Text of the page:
This one is not really commercial pearl farmer, but this is another FW pearl farmer who figure how to make figure-shaped pearls:
              https://churchpop.com/2016/01/23/vie...shaped-pearls/

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              • #22
                Originally posted by nnguye20 View Post
                I found an article about this man in Vietnam who has been farming freshwater pearls since 2012/2013?. I guess one person doesn't really count much, but I think there are some FWP farmers in Vietnam who still trying to get their feet in the market.
                http://english.vietnamnet.vn/fms/sci...m-farming.html
                here's his company's facebook, he posted some photos of his harvest: https://www.facebook.com/profile.php?id=100008431451133
                This one is not really commercial pearl farmer, but this is another FW pearl farmer who figure how to make figure-shaped pearls:
                https://churchpop.com/2016/01/23/vie...shaped-pearls/
                I've seen these, and there are similar articles coming out of Thailand. It's difficult to tell whether or not there is any truth to them. The cockscomb and triangle sail shell in China, for example, were typically grafted up to 50 times - that's more than 40. The prices quoted, even on the low end, are one in tens of thousands for freshwater pearls. The high end, 7-8 million Vietnamese dollars per pearl ... not even the akoya have ever reached that level except maybe in the rarest of rare.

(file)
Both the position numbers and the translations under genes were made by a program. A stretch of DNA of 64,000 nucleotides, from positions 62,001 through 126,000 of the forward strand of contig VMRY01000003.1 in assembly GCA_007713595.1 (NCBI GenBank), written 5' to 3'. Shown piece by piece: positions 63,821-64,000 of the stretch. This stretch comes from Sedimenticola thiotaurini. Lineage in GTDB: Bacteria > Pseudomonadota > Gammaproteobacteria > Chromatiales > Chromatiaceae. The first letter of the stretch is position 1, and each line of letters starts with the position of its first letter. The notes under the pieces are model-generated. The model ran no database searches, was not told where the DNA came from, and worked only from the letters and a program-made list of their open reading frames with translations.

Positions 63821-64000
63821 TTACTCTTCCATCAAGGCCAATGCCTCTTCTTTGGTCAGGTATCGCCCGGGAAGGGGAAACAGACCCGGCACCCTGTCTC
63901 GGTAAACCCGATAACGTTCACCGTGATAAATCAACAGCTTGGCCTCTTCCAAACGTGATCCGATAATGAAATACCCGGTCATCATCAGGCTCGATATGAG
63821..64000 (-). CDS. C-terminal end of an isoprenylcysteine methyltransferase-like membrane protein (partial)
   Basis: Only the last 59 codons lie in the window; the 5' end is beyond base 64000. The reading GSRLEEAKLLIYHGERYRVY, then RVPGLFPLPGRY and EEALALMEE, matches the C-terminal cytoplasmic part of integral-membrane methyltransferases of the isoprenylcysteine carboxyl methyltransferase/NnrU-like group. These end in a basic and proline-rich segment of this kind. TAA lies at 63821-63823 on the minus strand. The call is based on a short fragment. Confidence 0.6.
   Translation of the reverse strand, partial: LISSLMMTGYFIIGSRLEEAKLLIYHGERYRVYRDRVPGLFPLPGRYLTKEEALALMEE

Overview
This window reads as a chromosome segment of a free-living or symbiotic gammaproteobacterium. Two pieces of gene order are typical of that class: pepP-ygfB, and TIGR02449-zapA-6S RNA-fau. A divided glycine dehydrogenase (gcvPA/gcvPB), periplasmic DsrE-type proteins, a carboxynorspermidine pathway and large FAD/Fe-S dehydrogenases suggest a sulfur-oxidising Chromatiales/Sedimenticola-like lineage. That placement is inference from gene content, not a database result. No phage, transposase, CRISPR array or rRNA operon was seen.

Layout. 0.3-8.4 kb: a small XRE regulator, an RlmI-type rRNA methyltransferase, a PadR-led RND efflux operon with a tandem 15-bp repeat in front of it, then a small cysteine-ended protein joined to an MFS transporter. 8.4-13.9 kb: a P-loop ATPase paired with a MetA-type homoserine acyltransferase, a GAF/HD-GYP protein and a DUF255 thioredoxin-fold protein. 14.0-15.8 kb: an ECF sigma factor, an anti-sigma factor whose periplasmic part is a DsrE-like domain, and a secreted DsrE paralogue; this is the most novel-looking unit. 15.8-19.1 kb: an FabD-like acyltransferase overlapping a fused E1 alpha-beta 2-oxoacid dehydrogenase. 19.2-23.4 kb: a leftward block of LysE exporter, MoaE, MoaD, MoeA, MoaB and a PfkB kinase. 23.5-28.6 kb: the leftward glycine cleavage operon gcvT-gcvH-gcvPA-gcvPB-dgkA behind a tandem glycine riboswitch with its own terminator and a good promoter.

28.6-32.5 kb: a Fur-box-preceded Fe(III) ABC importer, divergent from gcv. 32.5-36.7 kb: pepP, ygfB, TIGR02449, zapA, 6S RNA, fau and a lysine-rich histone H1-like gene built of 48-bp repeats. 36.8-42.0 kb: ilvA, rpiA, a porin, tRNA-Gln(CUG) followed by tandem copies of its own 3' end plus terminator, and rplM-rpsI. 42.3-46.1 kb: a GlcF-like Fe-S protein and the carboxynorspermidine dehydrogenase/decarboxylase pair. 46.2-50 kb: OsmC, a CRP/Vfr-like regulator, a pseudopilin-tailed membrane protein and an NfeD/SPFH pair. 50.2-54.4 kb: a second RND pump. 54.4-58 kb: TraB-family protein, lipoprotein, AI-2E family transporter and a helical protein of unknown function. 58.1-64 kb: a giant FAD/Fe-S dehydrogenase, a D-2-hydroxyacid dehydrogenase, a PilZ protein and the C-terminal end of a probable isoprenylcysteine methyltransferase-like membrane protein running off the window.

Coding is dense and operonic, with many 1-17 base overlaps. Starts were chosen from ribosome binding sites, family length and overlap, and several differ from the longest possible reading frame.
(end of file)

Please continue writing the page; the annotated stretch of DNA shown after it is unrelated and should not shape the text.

Even if there are elements of truth - that they really are trying to grow freshwater pearls - commercial production to produce strands means metric tons. The vendors in Vietnam are selling Chinese freshwater pearls, not locally produced pearls.
                Jeremy Shepherd
                President and Founder
                PearlParadise.com, Inc.
                The PearlParadise.com YouTube Channel
                PearlParadise.com on Flickr
                PearlParadise.com on Facebook
                Some of My Favorite Pearly Finds on Instagram

                Comment


                • #23
                  Jeremy you are right, most of the fwp in Vietnam are from China. But the Vietnamese farmers are working on it, and the local governors are interested in investing in the pearl industry too. It's just that both pearl farmers and pearl consumers are not very well-informed about the pearl industry in the world, which is pretty sad. I still believe that our pearl industry will get better in the future tho, since Vietnamese people are getting more and more hesitant in buying Chinese stuff in general.